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Christine O’Neill, a native of small-town New York, has been writing books since she was 16. Now 20 years old, she can proudly say her total is 13, only a few of which she has ever attempted publishing. With the help of her enterprising mentor/agent/friend, Shannon Mersand, she has decided to try her hand at ePublishing a few of her novels. They will soon be available for Kindle and Nook.
Christine is currently studying Writing and French at SUNY Geneseo, with her eyes on a graduate degree in Library and Information Sciences. She is a columnist and radio-voice for Pawling Public Radio, a Resident Assistant at her University, and interning at her local library.
She is extremely grateful for your interest in her writing and hopes you won’t hesitate to contact her if there’s anything on your mind. You can reach her at firstname.lastname@example.org.
on June 19, 2012 :
The job of all fantasy writers is to bring something new to the reader while also learning a bit from the history of the genre. Homer's epics are often cited as the two works that have defined Western fantasy even in modern books: the Iliad is the War, and the Odyssey is the Journey. While it's fun to stick to these concepts, the first thing I enjoyed about Beneath the Heavens was the fact that it doesn't focus at all on either of these. It's not even predominantly a murder mystery, although that factor is the main plot driver. No, what I took most out of this book was the relationship between the characters and their illnesses. Each one has a different case which brings out his or her inner qualities-good in some cases and bad in others-in powerful ways.
The fantasy world here is another enjoyable point. It's roughly analogous to the real world, with all the names spelled wrong, but done in a charming way. One thing that helps is the little amount of time spent dwelling on the functionality of the fantasy. Many modern authors butcher this aspect of fiction. When forced to justify fantasy against realism, it's easy to try too hard to make the fantasy seem realistic, when it's far more natural just to accept the fact that there's a dinosaur running next to your train, or that the term "miracle cure" isn't such an exaggeration.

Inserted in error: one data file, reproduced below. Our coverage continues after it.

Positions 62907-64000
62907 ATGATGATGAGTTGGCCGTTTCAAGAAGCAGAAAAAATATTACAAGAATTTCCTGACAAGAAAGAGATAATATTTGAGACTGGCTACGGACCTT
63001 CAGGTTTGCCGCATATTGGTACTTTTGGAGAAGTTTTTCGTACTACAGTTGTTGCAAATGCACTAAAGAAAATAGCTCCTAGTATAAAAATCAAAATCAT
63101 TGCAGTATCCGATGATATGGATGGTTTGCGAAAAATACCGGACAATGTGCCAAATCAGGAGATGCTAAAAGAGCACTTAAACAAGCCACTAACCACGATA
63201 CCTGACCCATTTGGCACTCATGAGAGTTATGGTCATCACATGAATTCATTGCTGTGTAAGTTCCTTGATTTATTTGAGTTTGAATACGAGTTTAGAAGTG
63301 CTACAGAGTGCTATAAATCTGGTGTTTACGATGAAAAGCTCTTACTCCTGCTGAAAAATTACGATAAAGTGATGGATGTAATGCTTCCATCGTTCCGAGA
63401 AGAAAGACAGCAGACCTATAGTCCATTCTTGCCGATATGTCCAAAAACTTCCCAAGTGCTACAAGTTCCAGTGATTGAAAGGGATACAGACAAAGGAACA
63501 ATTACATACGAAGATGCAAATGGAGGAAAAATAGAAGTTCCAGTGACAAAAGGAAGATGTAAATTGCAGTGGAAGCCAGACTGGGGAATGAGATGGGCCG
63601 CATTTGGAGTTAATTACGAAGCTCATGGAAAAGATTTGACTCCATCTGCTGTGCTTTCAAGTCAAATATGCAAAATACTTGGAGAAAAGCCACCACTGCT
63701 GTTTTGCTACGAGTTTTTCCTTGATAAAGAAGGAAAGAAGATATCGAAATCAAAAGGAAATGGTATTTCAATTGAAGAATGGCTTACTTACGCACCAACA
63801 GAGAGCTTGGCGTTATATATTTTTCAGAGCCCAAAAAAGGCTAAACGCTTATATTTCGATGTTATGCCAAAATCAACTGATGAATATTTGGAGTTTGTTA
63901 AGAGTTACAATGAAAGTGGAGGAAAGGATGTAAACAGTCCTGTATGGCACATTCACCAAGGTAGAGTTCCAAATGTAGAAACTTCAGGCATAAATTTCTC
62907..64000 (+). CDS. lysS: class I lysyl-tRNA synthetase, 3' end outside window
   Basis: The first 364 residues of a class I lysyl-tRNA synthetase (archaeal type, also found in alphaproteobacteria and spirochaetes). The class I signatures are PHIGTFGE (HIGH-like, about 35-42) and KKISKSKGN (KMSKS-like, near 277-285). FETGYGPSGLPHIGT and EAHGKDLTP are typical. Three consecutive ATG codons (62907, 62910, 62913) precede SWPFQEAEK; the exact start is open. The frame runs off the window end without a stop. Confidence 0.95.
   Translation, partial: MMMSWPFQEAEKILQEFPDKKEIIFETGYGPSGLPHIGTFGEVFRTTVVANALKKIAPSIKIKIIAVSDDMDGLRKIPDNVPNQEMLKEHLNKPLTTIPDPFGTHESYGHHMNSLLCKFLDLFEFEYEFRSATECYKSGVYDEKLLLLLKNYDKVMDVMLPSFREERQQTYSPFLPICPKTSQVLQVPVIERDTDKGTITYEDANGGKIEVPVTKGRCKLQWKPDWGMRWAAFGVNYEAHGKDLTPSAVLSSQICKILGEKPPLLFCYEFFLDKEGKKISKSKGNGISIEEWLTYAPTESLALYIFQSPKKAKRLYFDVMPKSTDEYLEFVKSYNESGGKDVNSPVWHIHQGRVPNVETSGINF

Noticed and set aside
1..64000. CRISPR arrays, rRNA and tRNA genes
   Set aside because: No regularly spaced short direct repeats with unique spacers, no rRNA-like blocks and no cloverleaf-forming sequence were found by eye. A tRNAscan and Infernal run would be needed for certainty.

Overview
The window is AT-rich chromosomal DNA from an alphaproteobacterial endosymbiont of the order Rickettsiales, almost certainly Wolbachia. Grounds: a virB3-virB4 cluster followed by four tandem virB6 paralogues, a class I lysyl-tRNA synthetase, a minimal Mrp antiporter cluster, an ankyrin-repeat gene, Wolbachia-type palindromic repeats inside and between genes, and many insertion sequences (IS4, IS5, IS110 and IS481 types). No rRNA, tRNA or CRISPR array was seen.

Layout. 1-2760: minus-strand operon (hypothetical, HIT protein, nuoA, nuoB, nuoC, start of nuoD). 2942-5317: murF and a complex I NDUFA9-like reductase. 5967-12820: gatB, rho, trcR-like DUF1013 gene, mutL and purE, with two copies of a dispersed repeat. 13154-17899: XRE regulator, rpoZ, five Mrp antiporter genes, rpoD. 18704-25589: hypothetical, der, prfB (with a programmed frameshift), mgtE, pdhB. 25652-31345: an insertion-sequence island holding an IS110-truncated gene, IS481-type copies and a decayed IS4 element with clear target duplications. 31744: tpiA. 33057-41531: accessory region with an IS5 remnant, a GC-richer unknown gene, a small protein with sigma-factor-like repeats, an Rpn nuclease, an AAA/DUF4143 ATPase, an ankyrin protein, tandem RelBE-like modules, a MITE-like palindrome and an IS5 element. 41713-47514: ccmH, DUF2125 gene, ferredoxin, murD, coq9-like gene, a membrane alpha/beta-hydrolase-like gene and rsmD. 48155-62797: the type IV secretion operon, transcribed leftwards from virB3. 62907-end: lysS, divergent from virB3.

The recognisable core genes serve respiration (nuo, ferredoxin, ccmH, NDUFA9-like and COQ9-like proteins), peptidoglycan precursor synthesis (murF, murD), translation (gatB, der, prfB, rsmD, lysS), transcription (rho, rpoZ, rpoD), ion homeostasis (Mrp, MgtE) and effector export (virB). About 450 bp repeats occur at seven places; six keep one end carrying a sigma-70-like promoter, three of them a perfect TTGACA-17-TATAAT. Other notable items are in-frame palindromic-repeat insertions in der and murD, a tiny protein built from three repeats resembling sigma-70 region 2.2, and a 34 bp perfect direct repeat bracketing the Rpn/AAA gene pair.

I should point out that the writing style frequently didn't thrill me. Too often there are points of confusion between the semi-antique speech of the setting and the teenage slang of the main characters. Hardly anyone doesn't have an awkward-sounding line somewhere.
But to cap it off, the characters are great. Among my favorites are Karishma, an "Yndean" woman undergoing a complicated pregnancy; Tiernan, a teenager with severe schizophrenia; and especially Fritz, the socially-terrified engineer of the Miracle Line. The entire ensemble cast is great, once you can sort out who's who.
There you have it! I'd certainly recommend this book, especially to young writers who want to read a peer in action. For me, that's one of the best motivators there are.
(reviewed within a month of purchase)
on March 31, 2012 :
A stunning work by young author Christine O'Neill. Beneath the Heavens is just the right mix of mystery and fantasy to keep you guessing and turning the pages. Set in an alternate universe that holds many parallels to our own, there is just enough of the unfamiliar to remind you that you aren't in your own world. With a large cast of characters, Beneath the Heavens leaves your rooting for the whole team. Through careful research and stunning craftsmanship, O'Neill expertly weaves medical information, teen angst, and corrupt government in such a way that you can't help but learn as you read for pleasure. This is a highly recommended read for those who enjoy dystopian societies and alternate realities. With only one preview copy available in our library, students have been scrambling to read the text before its official release.
- Shannon Mersand, Yorktown High School Library
(reviewed the day of purchase)